A year ago, the education world was given “an offer it couldn’t refuse.” Educators had to close their brick-and-mortar doors and totally reimagine education through remote learning. When I look back at the breathtaking speed with which teachers, administrators, students, and parents were forced to pivot in such a dramatic fashion, I am in awe of the herculean efforts made – and the resilience shown – by all.
This past year has taught us so many lessons about online learning. High on that list is the most obvious lesson of all: learning in this new way can be really challenging! No surprises there: any change as dramatic as the one our education systems have undertaken is bound to be challenging. Forced adoption of almost any new significant educational approach, tool, or paradigm is hard. But that does not mean it won’t move us forward.
For me, the more important – and positive – lesson from the past year is this: Online learning can be effective, even transformative when carried out with thoughtful intention, sound methodology, and practices oriented specifically to online delivery. And there’s more good news: What so many have learned this year is that there is much overlap between the tried-and-true skills educators have employed in face-to-face classrooms, and the types of skills needed to help make students successful in an online classroom.
Many components are crucial regardless of the delivery model: engaging lessons; strong interpersonal skills; pedagogic understanding of how to get through to students based on different learning styles; content alignment to standards; etc. The fact is, good teaching is good teaching. I like to think of the differences between online learning and face-to-face learning as not so much reinventing the wheel as much as a recalibration of administrative and teaching practices, in which certain aspects are amplified in the online arena while others might play a lesser role.
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One area that requires more attention and emphasis when delivering learning online is the role school support personnel play in student success. This is especially true when the learning relies more on asynchronous approaches, which put more onus on the student to complete work independently. In a face-to-face setting, the teacher covers many of the tasks necessary to motivate students and hold them accountable. But when the teacher does not have access to the students, these crucial responsibilities may need to be assigned separately to a school staff member. With this in mind, here are five suggestions on how to make the most of the student support person role at your school:
- Frontload your efforts
Let’s not forget we are dealing with middle and high school-aged students – teens whose frontal lobes are still very much in development! When it comes to time and workload management as well as focused attention to tasks, we should not expect our students to be perfect! At the same time, these are exactly the types of skills that will be tested in an online learning environment. The learning curve for students as they get in the groove of more independent learning can take weeks, even a month or two. Those weeks or months at the beginning of the course are when the support person will be most needed and can make the greatest impact. This involves staying on top of student progress, checking in with students, assisting them in breaking down the work into manageable pieces, and helping them develop a sense of agency as they communicate and advocate for themselves with their online teacher. And it will be just as important that you “wean” the students from your support over time as they develop more of the 21st-century skills needed to be successful in this environment.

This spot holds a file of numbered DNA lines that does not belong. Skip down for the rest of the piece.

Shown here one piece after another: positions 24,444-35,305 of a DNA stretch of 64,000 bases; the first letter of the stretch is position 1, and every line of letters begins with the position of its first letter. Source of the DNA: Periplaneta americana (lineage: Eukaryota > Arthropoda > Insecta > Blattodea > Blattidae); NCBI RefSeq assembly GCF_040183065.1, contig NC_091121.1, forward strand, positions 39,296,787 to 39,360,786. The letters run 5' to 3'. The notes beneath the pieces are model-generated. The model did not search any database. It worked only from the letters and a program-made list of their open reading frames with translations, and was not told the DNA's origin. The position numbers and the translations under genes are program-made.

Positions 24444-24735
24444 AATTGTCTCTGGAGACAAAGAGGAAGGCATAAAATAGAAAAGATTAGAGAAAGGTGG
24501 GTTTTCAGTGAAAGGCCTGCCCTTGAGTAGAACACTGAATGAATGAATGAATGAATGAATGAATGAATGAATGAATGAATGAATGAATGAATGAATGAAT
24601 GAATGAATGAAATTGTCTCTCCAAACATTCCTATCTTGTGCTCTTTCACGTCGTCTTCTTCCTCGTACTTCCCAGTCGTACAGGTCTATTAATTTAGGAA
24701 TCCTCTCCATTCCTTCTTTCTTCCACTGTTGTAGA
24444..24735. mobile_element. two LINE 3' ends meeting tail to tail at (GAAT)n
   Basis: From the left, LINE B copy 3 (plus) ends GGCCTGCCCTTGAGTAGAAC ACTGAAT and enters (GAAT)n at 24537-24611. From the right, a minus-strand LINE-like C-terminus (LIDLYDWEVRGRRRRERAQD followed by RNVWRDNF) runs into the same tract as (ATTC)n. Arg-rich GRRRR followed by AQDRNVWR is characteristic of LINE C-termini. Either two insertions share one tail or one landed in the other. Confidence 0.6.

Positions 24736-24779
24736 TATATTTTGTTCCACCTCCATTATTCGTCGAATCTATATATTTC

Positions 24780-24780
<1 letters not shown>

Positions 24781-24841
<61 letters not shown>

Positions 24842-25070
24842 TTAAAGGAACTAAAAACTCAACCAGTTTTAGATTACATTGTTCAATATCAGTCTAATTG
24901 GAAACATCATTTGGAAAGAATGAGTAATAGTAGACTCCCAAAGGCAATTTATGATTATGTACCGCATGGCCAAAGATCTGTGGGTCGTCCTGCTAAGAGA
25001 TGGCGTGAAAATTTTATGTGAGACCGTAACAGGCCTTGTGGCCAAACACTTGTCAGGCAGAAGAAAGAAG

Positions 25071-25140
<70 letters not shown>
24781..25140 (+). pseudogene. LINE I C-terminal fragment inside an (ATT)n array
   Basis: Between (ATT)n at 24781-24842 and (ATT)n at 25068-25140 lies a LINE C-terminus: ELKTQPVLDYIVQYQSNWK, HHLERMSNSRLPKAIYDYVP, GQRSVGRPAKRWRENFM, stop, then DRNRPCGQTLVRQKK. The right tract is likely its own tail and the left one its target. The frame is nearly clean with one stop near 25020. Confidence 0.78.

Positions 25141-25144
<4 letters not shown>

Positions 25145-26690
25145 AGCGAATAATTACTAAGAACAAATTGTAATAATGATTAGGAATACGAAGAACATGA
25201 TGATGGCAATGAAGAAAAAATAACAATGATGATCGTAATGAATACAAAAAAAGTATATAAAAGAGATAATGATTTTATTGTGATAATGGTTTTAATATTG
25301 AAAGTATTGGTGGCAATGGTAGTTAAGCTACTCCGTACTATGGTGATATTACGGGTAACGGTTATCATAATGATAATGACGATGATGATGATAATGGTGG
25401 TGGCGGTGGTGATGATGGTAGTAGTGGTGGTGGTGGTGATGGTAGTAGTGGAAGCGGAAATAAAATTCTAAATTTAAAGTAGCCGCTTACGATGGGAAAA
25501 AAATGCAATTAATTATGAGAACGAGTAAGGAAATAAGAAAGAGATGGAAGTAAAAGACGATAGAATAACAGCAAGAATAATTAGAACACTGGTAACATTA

- Know the technology and how to mine your data sources
Your job will be a lot easier if you have a general understanding of the learning platform your students are using. You will also need some dexterity when it comes to quickly monitoring student progress through the system data. One of the real advantages to online learning is that the system tracks student work in ways that classroom teachers can only dream of! The more fluency you have in the technology, the more efficient you will be.
- Build relationships that are partnerships
From the start of the learning, your goal should be to have open lines of communications with the main stakeholders in this equation: students, teachers, and parents. This proactive approach will pay off, especially if students are struggling at some point during the semester. You are all partners in student success, and hopefully, that message has been delivered from the top.
- Know your students
All students are unique in how they work and learn, what motivates them, and what holds them accountable. And many students have learning disabilities or other physical or emotional challenges that will impact their learning. The more you get to know your students, and the more you understand their needs, the more helpful you will be in guiding them towards success.
- Training is critical
Just as online learning is new for most students; it is also new for most school staff. Training on all of the aspects mentioned above must be a priority for your school!
The student support person is one of the key factors determining whether students will be successful in an online learning environment or whether they will flounder. The pandemic that brought a tsunami of online learning last year may be an anomaly, but the new educational landscape it formed is here to stay. Paying attention to the most critical factors for success can make all the difference.
John Englander is Program Officer at VHS Learning.